Presentation by Harmeet Sawhney (Department of Telecommunications, Indiana University, Bloomington), Venkata Ratnadeep Suri (Department of Telecommunications, Indiana University, Bloomington), and Hyangsun Lee (Research Fellow, Office of Planning and Management, Korea Communications Standards Commission, Seoul, Korea).
The Interstate Commerce Act developed for regulating the railroads has continued to influence the development of the legal framework for all the subsequent network technologies — petroleum pipelines, trucking, civil aviation, and telecommunications, among other technologies. Here metaphors were effective vehicles for the transfer of conceptual frameworks from one technology to another because they were all point-to-point networks for the movement of materials and information from one point to another. We focus on a case where this process of transferring metaphors from one technology to another broke down — the case of radio. The development of broadcasting created what we call a “metaphor vacuum,” as there were no readily available metaphors to think about the new technology. We are interested in understanding how the legal system dealt with the central problematic of the “metaphor vacuum.” Here, on the one hand, there was a radically new technology for which no clear precedent was available. On the other hand, the case law could not proceed without a precedent. One way this tension could be resolved was by taking an established metaphor and stretching it and that was what was done in the case of radio, as the concept of Public Interest Convenience and Necessity (PICON) from the world of railroads was stretched to generate for a framework for regulation of radio. We examine how this stretching process works.
Harmeet Sawhney is Professor and Director of Graduate Studies in the Department of Telecommunications at Indiana University, Bloomington. His research interests focus on how telecommunications networks are envisioned and created. His research articles appear in Telecommunications Policy; Journal of Broadcasting & Electronic Media; Media, Culture, & Society; Info; Prometheus; Entrepreneurship & Regional Development; Communication Monographs; Annual Review of Information Science & Technology; Science Technology & Society; European Journal of Legal Studies, The Information Society and book chapters in edited volumes. He has been visiting faculty at University of Michigan, London School of Economics, and Stanhope Center for Communications Policy Research, London. He is currently serving as the Editor-in-Chief of The Information Society.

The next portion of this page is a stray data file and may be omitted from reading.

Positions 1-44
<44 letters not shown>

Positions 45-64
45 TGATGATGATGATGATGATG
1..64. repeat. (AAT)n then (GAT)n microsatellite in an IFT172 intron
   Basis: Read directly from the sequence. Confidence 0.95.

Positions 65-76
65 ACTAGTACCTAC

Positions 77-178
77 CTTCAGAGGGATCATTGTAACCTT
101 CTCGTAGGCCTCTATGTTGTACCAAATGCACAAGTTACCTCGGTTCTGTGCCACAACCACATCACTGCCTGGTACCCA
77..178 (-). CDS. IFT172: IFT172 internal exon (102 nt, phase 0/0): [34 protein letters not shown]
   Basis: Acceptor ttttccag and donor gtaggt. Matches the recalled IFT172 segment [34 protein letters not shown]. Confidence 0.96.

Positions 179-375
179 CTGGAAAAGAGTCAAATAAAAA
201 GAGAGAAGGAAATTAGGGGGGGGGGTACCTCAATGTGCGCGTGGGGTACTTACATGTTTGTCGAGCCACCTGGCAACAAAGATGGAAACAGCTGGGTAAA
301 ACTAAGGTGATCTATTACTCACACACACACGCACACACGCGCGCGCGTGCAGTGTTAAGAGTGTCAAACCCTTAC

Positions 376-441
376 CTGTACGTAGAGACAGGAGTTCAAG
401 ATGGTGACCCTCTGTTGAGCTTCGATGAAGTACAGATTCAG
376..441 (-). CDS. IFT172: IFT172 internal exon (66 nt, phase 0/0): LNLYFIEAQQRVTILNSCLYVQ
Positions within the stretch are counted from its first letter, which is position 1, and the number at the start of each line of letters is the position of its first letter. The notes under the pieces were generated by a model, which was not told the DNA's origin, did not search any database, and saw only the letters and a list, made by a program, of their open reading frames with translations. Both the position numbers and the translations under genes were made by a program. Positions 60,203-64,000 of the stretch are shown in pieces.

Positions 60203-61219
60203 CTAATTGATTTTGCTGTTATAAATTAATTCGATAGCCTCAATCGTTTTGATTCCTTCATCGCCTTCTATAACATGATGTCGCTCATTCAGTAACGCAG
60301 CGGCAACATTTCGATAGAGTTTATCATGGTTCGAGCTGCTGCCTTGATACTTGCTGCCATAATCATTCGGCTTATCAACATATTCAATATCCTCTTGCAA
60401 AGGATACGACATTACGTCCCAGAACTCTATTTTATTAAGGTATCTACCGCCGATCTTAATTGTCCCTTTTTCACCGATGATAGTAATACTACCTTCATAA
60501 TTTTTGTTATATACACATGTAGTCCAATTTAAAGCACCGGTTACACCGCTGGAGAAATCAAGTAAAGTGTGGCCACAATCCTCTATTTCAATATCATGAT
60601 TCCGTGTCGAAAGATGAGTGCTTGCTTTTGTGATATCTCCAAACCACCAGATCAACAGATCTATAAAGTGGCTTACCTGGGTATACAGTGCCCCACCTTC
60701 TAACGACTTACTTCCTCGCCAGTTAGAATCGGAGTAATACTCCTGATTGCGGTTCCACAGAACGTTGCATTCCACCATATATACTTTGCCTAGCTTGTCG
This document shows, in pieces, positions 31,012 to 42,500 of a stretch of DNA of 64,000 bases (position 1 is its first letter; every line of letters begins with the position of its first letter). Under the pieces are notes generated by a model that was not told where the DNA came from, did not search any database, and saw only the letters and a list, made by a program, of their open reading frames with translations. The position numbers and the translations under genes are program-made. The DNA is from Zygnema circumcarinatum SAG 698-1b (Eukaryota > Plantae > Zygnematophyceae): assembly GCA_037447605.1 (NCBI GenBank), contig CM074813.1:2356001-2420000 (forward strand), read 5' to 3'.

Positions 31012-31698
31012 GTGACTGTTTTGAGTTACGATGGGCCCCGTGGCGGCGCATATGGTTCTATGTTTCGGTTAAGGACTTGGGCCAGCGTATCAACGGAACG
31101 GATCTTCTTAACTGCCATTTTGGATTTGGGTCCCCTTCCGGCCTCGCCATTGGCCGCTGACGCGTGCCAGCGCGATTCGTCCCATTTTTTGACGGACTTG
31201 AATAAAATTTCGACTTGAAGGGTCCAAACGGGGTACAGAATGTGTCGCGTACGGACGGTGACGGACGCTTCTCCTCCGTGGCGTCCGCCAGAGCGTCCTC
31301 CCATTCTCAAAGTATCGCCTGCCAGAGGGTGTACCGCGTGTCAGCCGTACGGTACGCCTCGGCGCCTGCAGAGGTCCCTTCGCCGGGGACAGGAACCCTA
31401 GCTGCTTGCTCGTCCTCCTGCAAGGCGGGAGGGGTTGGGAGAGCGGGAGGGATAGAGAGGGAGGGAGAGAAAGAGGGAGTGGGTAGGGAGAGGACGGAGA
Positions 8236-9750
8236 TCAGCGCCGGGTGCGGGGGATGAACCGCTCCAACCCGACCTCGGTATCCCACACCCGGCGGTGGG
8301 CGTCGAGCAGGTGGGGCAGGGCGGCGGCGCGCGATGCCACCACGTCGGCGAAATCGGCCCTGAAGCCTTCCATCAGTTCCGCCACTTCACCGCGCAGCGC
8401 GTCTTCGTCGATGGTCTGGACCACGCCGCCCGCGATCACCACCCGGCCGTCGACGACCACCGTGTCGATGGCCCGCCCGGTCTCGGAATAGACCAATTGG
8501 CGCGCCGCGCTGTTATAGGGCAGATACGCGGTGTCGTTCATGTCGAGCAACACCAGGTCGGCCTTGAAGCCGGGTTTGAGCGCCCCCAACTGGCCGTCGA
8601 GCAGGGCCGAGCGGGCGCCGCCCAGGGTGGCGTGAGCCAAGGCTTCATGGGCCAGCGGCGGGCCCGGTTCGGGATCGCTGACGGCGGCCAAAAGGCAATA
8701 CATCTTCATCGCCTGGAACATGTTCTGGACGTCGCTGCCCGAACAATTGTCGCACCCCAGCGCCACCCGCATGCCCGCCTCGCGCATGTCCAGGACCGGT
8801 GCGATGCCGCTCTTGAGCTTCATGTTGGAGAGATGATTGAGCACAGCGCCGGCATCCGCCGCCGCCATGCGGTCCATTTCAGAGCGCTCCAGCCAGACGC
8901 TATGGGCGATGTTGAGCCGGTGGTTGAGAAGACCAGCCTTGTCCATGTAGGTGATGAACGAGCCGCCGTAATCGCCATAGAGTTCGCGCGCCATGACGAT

Venkata Ratnadeep Suri is a doctoral student in the Department of Telecommunications, Indiana University, Bloomington, USA. His academic background includes: MA in Mass Communications and Development, University of Hyderabad, India; M.A., Communication, Western Michigan University, Kalamazoo, Michigan. His research interests include new communication technologies (ICTs), and the role and use of ICTs in development.
Hyangsun Lee is Research Fellow at Office of Planning and Management, Korea Communications Standards Commission, Seoul, Korea. She completed her doctoral studies in 2008 at the Department of Telecommunications, Indiana University, Bloomington, USA. Her prior academic background includes: BA in English Literature & Linguistics, Korea University; MA in Telecommunications, Indiana University. Her research interests focus on technology and law.